Greg Eichelberger reviews 'Pirates Of the Caribbean: Dead Men Tell No Tales'

Greg Eichelberger
Staff Writer

Greg Eichelberger reviews "Pirates Of the Caribbean: Dead Men Tell No Tales" (2017)

Since the box office revenues keep increasing for each sequel (even while the critical ratings continue to go down), it's easy to seen why yet another edition of the "Pirates Of the Caribbean" film has been made. It's not logical, but it's easy. And this latest version is no different than the rest of the series, loud, colorful action, sailing ships, intrigue, searches for mythical items (the Fountain Of Youth, Davy Jones's heart, the Edge Of the World, etc.), monsters from the deep and, always — and I mean always — Johnny Depp ("Alice Through the Looking Glass").
In 2003, when the original was released, I praised it as an amazingly original and superior fun/action/adventure in a review for the Internet Movie Data Base as well as a San Diego news publication for which I was writing, stating: "Based on the wildly popular ride at Disneyland, which, in turn, was inspired by an episode of the 1950s TV series, 'Davy Crockett,' the plot has Depp as the leading man — the bumbling, mascaraed pirate captain Jack Sparrow of the ship, 'The Black Pearl.' Marooned on a deserted island as the result of a mutiny, he thus missed out on the curse in which the vessel was plagued.
"Picture is also peppered with not only sharp, intelligent dialogue not usually found in a Disney film, but features some obvious scenes taken directly from the ride itself. 
"Also, the cinematography (Dariusz Wolski, "Dark City," "The Mexican"), visual effects (Joel Behrens), costumes (Rochelle Best) and makeup (Greg Cannom) are top-notch and spot-on, giving this film a feeling of complete authenticity.
"All in all, 'Pirates of the Caribbean' is a fantastic, wonderful adventure, not unlike the attraction from which it came, one I am proud to say is still one of my favorites. Beware parents of younger children, however, there are some scary sequences and frightening characters as well as some violent scenes which give this movie a PG rating - the first ever for a Disney production."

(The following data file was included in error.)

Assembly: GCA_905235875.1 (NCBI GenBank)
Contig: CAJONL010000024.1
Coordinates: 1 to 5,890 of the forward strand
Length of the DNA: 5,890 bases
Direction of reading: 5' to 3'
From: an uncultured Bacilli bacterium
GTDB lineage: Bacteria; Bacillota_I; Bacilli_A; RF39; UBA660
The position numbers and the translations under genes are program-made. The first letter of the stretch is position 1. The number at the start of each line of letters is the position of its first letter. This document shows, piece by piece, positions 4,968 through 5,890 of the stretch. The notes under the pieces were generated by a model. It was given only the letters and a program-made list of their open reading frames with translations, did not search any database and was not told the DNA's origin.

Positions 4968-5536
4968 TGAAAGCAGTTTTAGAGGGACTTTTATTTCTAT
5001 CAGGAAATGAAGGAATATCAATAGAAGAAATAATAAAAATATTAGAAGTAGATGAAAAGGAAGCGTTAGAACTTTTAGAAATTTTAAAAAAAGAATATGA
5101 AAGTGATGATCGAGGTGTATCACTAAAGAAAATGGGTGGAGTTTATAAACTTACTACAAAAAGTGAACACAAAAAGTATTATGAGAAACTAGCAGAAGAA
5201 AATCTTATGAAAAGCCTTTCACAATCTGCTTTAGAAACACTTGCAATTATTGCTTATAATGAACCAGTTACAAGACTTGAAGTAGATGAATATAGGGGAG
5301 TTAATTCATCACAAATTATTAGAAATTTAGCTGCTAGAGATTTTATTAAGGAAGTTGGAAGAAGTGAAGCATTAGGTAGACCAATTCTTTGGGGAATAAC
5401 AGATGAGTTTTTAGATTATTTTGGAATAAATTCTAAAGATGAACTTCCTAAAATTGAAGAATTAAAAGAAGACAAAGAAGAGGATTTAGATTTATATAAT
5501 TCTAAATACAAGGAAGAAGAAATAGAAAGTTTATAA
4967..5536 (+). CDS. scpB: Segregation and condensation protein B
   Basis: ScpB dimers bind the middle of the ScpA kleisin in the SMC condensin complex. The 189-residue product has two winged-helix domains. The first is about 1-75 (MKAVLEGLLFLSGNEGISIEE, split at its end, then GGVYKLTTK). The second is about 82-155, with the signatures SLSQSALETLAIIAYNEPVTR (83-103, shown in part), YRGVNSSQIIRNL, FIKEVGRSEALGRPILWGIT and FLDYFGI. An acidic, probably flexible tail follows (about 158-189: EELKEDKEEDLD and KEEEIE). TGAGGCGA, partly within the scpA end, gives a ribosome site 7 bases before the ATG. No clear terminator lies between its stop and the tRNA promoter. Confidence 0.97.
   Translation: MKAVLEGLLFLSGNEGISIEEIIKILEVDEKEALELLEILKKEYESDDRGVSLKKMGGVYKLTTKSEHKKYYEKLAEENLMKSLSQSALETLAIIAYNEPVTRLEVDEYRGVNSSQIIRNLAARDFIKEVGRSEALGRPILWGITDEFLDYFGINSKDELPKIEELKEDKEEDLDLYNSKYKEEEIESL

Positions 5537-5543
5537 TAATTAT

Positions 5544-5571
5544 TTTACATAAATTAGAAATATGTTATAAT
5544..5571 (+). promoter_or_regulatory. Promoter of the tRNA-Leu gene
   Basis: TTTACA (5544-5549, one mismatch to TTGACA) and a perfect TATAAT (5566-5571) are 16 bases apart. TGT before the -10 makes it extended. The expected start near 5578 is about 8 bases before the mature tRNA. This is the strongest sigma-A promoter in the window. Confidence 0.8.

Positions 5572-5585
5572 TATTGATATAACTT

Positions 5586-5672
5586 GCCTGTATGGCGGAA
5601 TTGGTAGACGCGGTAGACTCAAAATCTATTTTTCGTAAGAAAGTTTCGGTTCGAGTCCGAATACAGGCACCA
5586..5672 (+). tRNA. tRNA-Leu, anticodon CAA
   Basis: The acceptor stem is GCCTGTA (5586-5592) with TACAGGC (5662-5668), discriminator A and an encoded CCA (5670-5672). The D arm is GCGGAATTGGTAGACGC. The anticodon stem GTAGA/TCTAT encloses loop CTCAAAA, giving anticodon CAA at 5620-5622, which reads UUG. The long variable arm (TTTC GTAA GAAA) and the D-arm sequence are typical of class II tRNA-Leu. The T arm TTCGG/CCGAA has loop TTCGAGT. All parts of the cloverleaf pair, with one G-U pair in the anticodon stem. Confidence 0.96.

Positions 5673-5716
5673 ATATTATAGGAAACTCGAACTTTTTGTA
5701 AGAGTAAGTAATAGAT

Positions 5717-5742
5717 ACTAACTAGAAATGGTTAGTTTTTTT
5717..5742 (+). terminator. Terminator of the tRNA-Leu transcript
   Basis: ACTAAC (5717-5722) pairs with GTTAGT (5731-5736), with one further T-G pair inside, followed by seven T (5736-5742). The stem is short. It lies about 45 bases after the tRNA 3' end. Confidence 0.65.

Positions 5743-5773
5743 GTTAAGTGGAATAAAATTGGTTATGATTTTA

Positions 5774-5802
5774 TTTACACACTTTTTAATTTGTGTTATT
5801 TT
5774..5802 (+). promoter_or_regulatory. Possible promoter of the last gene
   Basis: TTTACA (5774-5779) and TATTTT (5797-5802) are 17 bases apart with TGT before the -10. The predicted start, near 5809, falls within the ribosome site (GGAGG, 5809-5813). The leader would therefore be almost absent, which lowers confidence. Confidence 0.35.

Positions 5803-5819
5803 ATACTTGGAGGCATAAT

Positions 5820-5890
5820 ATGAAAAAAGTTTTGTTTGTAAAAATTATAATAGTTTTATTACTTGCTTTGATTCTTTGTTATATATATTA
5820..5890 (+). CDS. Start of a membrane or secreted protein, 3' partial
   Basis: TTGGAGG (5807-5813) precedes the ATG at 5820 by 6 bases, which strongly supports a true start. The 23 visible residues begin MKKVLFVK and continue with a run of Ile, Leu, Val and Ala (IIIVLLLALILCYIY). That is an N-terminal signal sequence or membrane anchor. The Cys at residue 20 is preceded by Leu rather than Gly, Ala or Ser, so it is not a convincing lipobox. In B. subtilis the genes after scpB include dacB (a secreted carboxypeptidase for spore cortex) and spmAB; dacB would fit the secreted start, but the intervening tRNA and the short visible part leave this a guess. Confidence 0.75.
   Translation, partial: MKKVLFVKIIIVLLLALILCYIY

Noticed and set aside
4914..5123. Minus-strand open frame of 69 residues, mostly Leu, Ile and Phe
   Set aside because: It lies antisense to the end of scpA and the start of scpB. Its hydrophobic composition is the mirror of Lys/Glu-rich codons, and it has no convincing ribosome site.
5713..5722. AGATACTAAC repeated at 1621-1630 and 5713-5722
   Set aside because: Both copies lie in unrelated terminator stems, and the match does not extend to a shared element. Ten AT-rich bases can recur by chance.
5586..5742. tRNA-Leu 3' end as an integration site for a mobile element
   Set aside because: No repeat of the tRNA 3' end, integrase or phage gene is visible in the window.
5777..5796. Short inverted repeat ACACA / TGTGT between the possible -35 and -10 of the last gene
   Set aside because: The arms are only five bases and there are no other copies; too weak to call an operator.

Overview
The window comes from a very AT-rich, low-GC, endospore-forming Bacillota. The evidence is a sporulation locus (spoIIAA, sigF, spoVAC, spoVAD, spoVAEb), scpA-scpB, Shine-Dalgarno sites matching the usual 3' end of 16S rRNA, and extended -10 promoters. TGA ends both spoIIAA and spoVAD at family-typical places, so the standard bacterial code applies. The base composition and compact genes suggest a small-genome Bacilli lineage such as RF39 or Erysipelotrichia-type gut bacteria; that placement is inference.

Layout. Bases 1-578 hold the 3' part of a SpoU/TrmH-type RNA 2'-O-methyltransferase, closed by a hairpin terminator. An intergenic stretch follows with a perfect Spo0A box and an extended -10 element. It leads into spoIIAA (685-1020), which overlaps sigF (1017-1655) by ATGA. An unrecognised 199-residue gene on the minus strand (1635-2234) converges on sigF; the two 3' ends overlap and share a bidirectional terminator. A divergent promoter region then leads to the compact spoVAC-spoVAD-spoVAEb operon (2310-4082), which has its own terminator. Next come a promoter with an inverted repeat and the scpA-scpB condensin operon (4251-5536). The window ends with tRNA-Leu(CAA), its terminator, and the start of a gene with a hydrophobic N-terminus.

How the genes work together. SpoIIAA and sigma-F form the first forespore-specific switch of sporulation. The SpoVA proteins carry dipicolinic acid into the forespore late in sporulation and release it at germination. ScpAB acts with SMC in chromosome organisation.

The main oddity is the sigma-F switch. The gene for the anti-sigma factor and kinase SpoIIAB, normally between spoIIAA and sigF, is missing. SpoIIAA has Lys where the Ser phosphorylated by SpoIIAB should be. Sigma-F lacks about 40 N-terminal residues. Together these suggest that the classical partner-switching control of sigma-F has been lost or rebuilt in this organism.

The picture was so good, most people forget that Depp was actually nominated for an Academy Award for Best Actor. Now, fast-forward 14 years and four sequels (but no more Oscar nods for Depp) later, we're still aboard the Black Pearl (in one form or another; here, it is kept in a tiny bottle on Jack Sparrow's person).
Meanwhile, a pirate-hating Spanish sea captain (are there any other kind?), Salazar (Javier Bardem, "The Last Face" and an Oscar winner for "No Country For Old Men") is hunting Sparrow for dooming him and his crew to the terror of the Devil's Triangle (you see, they become zombies of sorts,you can tell they're the living dead because their faces are stuccoed and their hair blows in slow motion). Salazar needs Sparrow's compass to escape this nether prison to gain his revenge.
This, in turn, leads his to strike a bargain with the now rich and pompous Barbossa (another Academy Award winner, Geoffrey Rush, "Shine"), who promises to deliver Sparrow AND his direction-finder.
Meanwhile, in a completely unnecessary plot line, Will Turner's son, Henry (Brenton Thwaites, "Gods Of Egypt") is attempting to release his father's curse by obtaining the "Trident Of Poseidon," whatever the heck that is. He is aided in that weird quest is Corina (Kaya Scodelario, "Maze Runner: The Scorch Trials"). And because she's a supposedly "educated" female in the early 19th century, everyone assumes she's either a witch or a prostitute, ha ha …
When these two ridiculous stories collide, all we're given is an overlap of special effects that concludes with one stolen directly from Cecil B. DeMille's "The Ten Commandments."
For such a massive undertaking (pun very much intended, what with the walking dead and all), there needs to be two directors, Joachim Rønning ("Max Manus: Man Of War") and Espen Sandberg, "Kon Tiki"), but even a dozen such directors could not steer this lumbering vessel through the rocky shoals of a bad script, sloppy pacing and insensible plot(s). Some kudos can go to cinematographer Paul Cameron ("Westworld" TV series), costume designer Penny Rose (a veteran of the the other four "Pirates"movies) and special effects coordinator John Frazier ("Transformers: Last Knight"), but ultimately, there are not to many kudos to pass around ...
If anything, however, this fifth version proves that neither a change in or even the addition of multiple directors nor a temporarily undead Javier Bardem is enough to save this foundering franchise from sinking and being swamped by a sea of mediocrity.
Grade: D+